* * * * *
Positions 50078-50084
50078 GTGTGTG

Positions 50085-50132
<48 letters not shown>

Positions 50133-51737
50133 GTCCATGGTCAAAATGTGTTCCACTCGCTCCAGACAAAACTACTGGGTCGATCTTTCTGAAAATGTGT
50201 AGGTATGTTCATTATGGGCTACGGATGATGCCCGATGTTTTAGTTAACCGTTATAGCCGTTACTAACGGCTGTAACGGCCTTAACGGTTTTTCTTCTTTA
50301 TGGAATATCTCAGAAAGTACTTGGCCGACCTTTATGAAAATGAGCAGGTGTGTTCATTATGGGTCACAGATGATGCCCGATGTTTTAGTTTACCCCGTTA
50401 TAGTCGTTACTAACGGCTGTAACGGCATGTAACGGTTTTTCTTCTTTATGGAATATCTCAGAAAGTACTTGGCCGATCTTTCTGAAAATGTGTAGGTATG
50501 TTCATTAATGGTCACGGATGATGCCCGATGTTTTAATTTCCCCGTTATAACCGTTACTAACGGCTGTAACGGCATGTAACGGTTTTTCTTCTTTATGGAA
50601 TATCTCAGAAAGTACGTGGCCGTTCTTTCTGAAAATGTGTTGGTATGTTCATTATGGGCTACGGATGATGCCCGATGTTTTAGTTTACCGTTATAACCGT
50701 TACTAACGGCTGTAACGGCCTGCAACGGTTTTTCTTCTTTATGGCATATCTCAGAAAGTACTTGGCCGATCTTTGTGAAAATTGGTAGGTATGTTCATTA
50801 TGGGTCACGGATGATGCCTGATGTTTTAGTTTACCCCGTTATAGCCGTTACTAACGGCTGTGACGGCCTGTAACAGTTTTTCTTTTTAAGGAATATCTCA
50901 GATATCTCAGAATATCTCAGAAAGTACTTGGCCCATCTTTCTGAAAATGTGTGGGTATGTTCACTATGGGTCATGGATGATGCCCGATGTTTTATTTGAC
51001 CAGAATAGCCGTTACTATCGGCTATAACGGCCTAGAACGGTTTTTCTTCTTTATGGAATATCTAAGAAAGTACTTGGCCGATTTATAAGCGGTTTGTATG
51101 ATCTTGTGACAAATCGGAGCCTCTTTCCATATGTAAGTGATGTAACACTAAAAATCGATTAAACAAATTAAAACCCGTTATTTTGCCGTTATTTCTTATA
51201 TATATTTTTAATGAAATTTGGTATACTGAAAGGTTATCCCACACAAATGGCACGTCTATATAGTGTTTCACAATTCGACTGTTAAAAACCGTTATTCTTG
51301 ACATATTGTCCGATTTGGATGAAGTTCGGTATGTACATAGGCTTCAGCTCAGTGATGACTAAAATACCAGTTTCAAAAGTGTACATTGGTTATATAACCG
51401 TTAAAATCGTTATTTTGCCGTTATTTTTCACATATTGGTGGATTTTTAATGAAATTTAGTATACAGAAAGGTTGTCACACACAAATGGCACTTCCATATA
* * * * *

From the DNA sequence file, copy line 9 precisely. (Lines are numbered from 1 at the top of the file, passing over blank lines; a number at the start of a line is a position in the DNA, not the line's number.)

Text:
50401 TAGTCGTTACTAACGGCTGTAACGGCATGTAACGGTTTTTCTTCTTTATGGAATATCTCAGAAAGTACTTGGCCGATCTTTCTGAAAATGTGTAGGTATG